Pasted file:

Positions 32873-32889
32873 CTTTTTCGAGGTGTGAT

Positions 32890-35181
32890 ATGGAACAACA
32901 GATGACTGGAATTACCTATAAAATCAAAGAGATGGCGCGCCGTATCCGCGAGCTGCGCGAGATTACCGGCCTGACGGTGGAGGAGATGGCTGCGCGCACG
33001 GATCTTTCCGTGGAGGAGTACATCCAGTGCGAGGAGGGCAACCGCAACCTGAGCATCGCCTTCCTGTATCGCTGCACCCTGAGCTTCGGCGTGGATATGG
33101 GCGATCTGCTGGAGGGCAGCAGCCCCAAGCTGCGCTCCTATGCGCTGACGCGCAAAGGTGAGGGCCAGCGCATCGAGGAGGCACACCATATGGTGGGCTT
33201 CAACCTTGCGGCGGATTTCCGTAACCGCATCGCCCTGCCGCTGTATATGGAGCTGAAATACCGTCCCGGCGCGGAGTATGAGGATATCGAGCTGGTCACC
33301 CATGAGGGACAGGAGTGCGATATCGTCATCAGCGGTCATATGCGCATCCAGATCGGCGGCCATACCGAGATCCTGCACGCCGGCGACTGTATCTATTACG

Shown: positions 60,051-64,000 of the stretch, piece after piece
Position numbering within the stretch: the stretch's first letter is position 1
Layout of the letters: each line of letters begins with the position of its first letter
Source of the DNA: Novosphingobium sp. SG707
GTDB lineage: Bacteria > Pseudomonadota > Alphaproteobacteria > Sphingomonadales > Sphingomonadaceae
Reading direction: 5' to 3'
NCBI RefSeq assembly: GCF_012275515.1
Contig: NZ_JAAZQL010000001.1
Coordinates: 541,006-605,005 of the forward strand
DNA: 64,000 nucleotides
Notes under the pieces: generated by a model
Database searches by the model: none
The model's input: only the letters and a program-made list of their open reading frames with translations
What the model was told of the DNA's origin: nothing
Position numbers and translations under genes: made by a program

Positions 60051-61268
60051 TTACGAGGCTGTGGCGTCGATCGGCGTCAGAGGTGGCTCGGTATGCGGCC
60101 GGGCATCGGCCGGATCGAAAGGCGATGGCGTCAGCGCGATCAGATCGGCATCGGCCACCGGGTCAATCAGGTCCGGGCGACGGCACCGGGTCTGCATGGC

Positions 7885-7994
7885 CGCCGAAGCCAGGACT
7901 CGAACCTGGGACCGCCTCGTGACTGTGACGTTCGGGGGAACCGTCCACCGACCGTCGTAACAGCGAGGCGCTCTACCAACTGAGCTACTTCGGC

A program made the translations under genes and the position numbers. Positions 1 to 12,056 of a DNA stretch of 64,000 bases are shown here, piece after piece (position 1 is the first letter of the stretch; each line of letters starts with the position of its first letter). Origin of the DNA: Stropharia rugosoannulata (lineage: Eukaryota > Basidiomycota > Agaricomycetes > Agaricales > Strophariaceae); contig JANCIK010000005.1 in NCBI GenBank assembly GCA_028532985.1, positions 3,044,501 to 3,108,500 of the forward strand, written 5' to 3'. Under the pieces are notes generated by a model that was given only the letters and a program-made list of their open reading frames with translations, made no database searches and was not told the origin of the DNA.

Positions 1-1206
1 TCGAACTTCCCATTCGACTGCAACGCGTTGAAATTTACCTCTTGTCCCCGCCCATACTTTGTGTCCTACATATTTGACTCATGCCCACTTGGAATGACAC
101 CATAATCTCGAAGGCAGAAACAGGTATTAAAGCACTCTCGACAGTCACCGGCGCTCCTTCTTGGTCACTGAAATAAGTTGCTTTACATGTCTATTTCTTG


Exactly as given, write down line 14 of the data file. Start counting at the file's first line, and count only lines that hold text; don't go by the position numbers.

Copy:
GTDB lineage: Bacteria > Pseudomonadota > Alphaproteobacteria > Sphingomonadales > Sphingomonadaceae